The Minnesota Income Tax Compliance Experiment: Replication of the Social Norms Experiment

6 Pages Posted: 22 Apr 2009

See all articles by Stephen Coleman

Stephen Coleman

Metropolitan State University (retired)

Date Written: November 1, 2007

Abstract

This reports the results of a follow-up experiment conducted to validate an earlier experiment showing that if taxpayers overestimate the prevalence of tax evasion, their compliance can be increased by informing them about the true rate of cheating. Tax compliance, therefore, is influenced partly by social conformity with perceived social norms. The experiments were done by the Minnesota Department of Revenue in 1995 and 1996, but only the first experiment has been publicly reported to date (Coleman, 1996).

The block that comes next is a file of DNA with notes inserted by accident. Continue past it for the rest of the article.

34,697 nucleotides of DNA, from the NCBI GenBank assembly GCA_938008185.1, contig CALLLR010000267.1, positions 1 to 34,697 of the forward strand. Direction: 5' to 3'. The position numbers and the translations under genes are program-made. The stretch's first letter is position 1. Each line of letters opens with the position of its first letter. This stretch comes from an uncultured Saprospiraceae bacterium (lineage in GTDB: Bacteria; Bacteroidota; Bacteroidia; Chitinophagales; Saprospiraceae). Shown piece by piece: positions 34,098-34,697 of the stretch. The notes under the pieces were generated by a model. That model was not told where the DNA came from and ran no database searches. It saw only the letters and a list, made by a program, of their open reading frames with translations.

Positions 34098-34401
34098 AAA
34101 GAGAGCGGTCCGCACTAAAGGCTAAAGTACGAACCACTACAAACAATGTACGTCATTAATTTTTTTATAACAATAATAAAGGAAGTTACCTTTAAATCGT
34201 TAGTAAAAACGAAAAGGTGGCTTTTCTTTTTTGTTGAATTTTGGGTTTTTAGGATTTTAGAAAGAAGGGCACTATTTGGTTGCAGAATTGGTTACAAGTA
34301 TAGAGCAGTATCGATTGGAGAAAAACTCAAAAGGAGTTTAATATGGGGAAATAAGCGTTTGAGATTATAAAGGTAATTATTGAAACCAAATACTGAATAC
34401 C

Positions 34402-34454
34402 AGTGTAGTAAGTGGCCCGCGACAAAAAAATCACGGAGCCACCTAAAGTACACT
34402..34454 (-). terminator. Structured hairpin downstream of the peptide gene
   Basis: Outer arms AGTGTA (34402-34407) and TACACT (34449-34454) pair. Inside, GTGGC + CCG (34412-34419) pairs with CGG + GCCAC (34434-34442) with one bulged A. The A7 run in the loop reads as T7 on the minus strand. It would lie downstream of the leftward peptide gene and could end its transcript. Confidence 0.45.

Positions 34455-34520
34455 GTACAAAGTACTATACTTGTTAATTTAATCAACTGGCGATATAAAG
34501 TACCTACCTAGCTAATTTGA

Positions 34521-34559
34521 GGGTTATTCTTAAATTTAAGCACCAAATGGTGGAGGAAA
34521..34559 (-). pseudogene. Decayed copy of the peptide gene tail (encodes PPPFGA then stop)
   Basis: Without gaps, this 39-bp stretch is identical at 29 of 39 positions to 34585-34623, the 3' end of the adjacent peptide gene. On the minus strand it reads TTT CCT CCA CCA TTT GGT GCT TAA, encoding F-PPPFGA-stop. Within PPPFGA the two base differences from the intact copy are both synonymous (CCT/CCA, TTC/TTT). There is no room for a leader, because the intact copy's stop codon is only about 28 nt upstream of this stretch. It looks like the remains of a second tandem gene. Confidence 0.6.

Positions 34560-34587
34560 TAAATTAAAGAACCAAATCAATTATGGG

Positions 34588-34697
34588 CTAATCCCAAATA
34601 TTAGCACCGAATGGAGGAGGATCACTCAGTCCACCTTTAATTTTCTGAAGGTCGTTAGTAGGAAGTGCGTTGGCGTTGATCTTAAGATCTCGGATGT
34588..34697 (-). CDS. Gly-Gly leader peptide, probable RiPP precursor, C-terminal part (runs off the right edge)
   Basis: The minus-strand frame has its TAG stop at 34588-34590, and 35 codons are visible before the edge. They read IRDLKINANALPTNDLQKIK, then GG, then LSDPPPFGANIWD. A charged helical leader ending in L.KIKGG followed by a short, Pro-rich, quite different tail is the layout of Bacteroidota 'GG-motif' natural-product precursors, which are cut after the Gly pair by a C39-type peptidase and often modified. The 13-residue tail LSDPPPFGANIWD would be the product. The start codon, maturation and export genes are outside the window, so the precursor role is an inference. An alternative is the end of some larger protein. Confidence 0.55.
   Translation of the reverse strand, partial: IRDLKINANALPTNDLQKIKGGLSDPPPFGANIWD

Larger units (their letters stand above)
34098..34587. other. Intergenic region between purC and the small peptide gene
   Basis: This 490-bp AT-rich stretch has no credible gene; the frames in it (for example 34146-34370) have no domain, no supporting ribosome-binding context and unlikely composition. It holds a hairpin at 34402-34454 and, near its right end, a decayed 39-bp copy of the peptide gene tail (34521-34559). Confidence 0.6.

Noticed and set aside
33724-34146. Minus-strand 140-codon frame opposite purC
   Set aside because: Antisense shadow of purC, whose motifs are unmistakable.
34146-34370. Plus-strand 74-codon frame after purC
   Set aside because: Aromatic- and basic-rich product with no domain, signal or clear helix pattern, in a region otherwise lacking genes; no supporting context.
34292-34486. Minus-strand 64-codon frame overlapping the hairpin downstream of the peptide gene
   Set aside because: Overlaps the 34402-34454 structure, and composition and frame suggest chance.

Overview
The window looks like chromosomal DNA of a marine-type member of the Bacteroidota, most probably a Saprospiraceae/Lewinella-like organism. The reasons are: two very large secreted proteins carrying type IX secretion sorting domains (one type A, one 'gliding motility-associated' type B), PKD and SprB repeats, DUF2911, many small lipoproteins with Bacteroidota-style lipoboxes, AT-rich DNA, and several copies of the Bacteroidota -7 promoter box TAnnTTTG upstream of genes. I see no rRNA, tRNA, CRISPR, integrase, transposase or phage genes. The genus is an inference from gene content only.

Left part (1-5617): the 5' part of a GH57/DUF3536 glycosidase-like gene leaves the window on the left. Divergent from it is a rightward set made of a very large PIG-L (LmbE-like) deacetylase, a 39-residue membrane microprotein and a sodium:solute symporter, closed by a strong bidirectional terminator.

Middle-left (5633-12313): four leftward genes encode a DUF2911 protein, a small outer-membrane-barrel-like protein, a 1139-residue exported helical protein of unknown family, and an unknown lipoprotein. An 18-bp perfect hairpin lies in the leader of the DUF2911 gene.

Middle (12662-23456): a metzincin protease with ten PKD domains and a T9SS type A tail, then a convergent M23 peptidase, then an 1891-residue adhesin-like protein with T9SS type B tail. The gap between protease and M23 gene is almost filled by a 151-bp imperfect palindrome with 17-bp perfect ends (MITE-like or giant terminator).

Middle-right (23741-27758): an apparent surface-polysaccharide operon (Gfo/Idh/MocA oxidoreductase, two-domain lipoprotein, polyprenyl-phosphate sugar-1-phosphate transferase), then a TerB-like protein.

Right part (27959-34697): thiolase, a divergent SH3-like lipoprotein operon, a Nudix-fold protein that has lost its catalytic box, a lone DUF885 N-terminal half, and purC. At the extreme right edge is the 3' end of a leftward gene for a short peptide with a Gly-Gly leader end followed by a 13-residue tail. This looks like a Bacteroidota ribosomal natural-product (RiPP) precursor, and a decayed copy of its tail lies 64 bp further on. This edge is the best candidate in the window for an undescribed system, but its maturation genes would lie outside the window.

Keywords: income tax, tax compliance, social norms, social conformity, experiment, Minnesota

JEL Classification: C12, C33, C93, H20, H26

Suggested Citation

Coleman, Stephen, The Minnesota Income Tax Compliance Experiment: Replication of the Social Norms Experiment (November 1, 2007). Available at SSRN: https://ssrn.com/abstract=1393292 or http://dx.doi.org/10.2139/ssrn.1393292

Stephen Coleman (Contact Author)

Metropolitan State University (retired) ( email )

St. Paul, MN 55108
United States

HOME PAGE: http://www.populardelusions.org

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